Ruth Kluck-Projects

Ruth Kluck-Projects

Researcher: 

Projects

Understanding mitochondrial pore formation during apoptotic cell death

A key event in apoptotic cell death is the oligomerisation of the Bak and Bax proteins to form pores in mitochondria, although how they form pores is still unclear.

We recently found that cells lacking the putative trafficking protein PACS1 are resistant to apoptosis due to unusual complexes of Bak and Bax (Brasacchio et al, accepted, Cell Death Differ). We are thus characterising the unusual Bak and Bax complexes in PACS1-knockdown cells to understand this new means of resistance.

Elucidating how homodimers of Bak and of Bax form the apoptotic pore

As the formation of Bak and Bax homo-oligomers strongly correlates with their ability to perforate mitochondria, defining how Bak and Bax dimers self-associate and interact with the membrane will reveal how they trigger apoptosis.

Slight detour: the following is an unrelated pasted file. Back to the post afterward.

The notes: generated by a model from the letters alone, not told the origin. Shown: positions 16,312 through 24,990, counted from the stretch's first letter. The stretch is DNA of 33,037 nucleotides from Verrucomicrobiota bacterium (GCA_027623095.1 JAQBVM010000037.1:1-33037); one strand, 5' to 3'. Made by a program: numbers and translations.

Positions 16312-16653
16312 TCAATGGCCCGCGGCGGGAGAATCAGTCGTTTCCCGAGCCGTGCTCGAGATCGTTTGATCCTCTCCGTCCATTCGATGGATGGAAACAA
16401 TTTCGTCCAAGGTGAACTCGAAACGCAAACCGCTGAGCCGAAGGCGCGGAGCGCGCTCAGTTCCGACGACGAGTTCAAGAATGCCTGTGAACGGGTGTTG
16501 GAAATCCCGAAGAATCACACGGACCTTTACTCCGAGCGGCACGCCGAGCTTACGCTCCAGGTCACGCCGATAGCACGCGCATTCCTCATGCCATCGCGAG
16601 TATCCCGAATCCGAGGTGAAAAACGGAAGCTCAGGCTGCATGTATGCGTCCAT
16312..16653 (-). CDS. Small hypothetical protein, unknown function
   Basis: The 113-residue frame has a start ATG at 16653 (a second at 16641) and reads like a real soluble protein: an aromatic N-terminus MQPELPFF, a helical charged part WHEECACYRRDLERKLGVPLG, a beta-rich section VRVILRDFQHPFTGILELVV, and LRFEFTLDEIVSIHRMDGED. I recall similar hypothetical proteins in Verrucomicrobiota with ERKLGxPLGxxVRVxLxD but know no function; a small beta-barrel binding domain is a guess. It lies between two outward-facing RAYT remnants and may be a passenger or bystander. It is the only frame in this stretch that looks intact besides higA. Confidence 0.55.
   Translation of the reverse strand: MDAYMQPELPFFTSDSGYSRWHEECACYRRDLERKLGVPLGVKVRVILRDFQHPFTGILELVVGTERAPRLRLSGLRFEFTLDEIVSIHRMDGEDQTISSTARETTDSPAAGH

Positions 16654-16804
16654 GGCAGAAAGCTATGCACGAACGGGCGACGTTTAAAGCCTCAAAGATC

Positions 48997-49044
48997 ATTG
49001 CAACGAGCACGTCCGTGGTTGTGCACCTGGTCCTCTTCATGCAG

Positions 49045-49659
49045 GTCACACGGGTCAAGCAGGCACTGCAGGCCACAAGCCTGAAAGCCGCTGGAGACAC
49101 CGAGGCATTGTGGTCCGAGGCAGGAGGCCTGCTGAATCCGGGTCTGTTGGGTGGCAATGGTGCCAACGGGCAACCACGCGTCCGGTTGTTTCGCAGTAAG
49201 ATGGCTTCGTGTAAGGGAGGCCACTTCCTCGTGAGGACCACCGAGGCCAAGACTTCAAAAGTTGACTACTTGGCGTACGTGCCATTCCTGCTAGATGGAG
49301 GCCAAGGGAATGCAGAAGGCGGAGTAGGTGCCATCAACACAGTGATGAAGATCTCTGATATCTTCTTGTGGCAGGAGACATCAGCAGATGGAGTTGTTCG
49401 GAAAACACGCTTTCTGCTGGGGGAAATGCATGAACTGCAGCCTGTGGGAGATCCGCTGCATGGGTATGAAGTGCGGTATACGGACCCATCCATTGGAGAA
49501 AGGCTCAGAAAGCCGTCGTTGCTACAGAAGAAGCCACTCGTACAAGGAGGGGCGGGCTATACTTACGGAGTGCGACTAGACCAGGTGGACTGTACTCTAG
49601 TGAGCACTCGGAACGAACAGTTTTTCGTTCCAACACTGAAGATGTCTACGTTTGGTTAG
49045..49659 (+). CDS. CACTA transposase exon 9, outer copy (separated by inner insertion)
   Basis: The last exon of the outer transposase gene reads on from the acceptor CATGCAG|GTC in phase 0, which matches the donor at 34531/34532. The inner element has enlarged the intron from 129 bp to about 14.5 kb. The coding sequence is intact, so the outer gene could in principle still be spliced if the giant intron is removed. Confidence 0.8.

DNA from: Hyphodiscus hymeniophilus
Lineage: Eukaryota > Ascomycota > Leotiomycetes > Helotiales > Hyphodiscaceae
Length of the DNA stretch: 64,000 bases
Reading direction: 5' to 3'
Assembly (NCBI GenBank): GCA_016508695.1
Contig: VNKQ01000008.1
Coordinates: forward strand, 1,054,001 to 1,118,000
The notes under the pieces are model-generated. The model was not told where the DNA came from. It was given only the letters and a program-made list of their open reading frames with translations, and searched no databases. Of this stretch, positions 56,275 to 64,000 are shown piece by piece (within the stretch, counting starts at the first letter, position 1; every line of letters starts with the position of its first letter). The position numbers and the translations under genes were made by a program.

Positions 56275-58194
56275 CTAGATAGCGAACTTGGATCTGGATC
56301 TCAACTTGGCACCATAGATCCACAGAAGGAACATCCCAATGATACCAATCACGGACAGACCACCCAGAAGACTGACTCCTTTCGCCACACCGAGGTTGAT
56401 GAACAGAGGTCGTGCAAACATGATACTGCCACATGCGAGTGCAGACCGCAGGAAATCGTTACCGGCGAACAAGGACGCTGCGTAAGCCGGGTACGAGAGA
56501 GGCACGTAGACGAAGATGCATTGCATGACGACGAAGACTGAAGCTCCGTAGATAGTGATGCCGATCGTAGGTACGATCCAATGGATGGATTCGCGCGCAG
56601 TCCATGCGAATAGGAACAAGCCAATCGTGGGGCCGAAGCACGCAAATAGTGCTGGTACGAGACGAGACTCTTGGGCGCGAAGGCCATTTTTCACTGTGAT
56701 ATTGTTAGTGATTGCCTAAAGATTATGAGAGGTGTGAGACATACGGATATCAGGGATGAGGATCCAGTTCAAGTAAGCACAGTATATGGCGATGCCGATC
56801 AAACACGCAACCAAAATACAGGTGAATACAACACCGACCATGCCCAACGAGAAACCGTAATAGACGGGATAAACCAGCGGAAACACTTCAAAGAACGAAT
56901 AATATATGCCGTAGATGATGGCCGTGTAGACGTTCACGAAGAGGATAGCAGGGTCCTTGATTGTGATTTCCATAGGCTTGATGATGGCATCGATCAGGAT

Our recent data indicate that dimers do not interact by distinct protein-protein interface, but form disordered clusters to generate pores (Uren et al, BIORXIV/2016/059899). A range of biochemical approaches will examine further how the outer membrane is involved in oligomerisation of dimers.

Determining how Mcl-1 sequestration of Bak contributes to resistance during anti-cancer treatment

Inhibition of apoptosis by prosurvival Bcl-2 proteins contributes to oncogenesis and to resistance to cancer treatments.

In particular, Mcl-1 causes resistance to a range of anti-cancer therapies. Mcl-1 acts by sequestering the BH3-only proteins (Mode 1), but may also sequester activated Bak and Bax (Mode 2), depending on cell context.

We aim to understand the protein interactions involved in Mode 2 in mitochondrial assays and in cells.

Developing intracellular antibodies to trigger apoptotic cell death

We recently found that certain antibodies to the Bak protein can trigger its activation leading to mitochondrial pore formation and cell death (Iyer et al, Nat Commun 2016 7:11734). Antibodies to Bax can block its function.

To investigate if intracellular antibodies can be developed as novel anti-cancer agents, this project will electroporate, inject or express different antibodies to Bak and Bax into cancer cell lines and test for induction of cell death.